The Doughnut Is Thanks To New York City

Credit: Anna Sullivan/Unsplash

It’s not always easy to trace a dish’s ancestry, especially given how frequently new information about historical dining customs is being discovered by researchers, as reported by Daily Mail.

Doughnut activity

We know, for instance, that neanderthals were eating ground beans, lentils, and peas far earlier than historians had previously believed, thanks to recent excavations of prehistoric caves in contemporary Greece and Iraq. In a similar vein, a 2012 study reported by National Geographic claimed that popcorn consumption may have started roughly 2,000 years earlier in Peru than previously thought.

Although it is safe to establish that the doughnut was not a staple of the Stone Age, its origins are equally mysterious. You may receive a range of responses regarding the precise origins of the fried treat, depending on whom you ask and where in the world you are. We’ll focus on New York City because it provides the most straightforward proof of early doughnut activity.

Doughnuts by way of Denmark

The doughnut arrived in the United States via immigration from other countries, just like so many foods we consider to be traditionally American (such as apple pie, which according to Atlas Obscura may have its roots in 17th-century England). According to Thrillist, Mrs Anna Joralemon of Denmark opened the first documented doughnut store on Broadway in New York City in 1673, just 50 years after the foundation of the city. The golden age of doughnuts didn’t start until a few decades later, which may or may not have anything to do with the fact that Mrs. Joralemon’s fried delicacies were referred to in Smithsonian Magazine as “olykoeks,” or “oily cakes.”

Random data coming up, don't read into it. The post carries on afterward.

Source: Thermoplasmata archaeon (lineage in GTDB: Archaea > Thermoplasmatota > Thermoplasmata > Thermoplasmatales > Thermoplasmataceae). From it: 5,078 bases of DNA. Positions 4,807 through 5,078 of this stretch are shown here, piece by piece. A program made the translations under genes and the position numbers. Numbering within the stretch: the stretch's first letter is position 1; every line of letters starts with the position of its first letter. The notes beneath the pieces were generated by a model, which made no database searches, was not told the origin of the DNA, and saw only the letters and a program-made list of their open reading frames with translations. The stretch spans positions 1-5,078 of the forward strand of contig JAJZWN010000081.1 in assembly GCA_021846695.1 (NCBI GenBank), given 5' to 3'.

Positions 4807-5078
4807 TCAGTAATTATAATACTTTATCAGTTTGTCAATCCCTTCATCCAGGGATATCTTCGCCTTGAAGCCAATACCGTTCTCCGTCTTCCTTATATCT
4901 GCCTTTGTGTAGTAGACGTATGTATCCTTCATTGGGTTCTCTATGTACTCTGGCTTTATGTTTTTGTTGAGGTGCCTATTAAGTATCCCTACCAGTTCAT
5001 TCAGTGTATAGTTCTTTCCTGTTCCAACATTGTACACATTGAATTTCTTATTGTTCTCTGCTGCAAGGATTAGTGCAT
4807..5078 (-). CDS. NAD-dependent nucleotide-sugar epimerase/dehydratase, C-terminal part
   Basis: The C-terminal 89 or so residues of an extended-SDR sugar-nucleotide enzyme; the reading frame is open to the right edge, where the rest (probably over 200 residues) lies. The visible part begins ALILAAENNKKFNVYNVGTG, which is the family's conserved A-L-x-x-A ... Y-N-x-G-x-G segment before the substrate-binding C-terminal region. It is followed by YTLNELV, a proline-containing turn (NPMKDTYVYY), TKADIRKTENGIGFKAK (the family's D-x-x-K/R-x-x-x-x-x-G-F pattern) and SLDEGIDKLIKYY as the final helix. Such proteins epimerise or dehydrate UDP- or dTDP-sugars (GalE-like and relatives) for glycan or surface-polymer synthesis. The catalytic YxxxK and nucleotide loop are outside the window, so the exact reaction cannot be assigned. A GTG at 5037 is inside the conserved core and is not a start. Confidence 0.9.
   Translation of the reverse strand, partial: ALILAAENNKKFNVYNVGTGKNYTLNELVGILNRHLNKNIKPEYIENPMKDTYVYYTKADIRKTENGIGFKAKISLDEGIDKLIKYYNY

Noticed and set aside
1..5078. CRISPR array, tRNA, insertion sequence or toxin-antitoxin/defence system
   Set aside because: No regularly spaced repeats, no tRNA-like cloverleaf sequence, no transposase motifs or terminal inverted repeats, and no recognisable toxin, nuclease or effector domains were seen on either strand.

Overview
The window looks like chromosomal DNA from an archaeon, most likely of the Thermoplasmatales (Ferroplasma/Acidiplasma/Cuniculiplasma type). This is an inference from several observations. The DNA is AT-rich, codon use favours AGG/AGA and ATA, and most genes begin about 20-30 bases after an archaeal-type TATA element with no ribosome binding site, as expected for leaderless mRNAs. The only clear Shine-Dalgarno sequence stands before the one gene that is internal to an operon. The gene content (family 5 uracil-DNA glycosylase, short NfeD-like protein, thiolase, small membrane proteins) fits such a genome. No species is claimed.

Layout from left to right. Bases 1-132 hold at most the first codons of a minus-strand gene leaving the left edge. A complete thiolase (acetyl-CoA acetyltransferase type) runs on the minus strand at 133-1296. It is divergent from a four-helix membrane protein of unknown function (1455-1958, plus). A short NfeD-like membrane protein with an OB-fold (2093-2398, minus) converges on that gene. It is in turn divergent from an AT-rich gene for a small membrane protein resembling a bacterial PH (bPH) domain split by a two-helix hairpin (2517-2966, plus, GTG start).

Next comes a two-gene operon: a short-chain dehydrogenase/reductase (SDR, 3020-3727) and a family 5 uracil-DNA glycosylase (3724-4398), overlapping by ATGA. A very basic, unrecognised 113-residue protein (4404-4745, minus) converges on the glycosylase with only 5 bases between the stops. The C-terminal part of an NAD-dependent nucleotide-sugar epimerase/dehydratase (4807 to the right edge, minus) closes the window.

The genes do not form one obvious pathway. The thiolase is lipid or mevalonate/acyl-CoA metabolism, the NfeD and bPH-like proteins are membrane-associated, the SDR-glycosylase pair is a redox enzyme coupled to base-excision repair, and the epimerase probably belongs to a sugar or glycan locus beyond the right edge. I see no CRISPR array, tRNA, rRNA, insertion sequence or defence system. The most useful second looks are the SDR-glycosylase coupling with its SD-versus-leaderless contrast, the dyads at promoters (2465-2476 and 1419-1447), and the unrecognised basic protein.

The mother of a mid-19th century ship captain is credited with giving the dish its more appetising name. She is said to have added nutmeg and cinnamon from her son’s spice cargo to her signature dough, placed a walnut or hazelnut in the centre, and fried it to golden perfection, allegedly giving rise to the term. However, according to Thrillist, Washington Irving’s 1809 “History of New York” was the first book to ever contain the phrase “doughnut,” at least according to official archives.

A welcome treat at Ellis Island

A czarist Russian immigrant who had fled the city was the first to introduce a doughnut machine to the city in 1920, capitalising on New Yorkers’ newly discovered love of the fried confection. According to Smithsonian, “hungry theatrical crowds spurred him to create a device that cranked out the delectable rings faster.” This completely changed the situation for the sweet treat, and doughnuts were soon added to the list of traditional foods from the Empire State. In actuality, immigrants were welcomed with a doughnut and a blanket when they arrived on Ellis Island in 1921. Frederick Wallis, the immigration commissioner, is pictured alongside the Salvation Army delivering doughnuts to newly arrived immigrants in a 1920s photograph from New York.

Decades later, immigrants coming into New York Harbor received the same gift. Hershel Greenblat, who immigrated to the island as a child in the 1940s via the Ukraine Soviet Socialist Republic, remarked, “I remember the first time I’d ever tasted a doughnut.” “I still recall the doughnuts.”


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Source: Daily Mail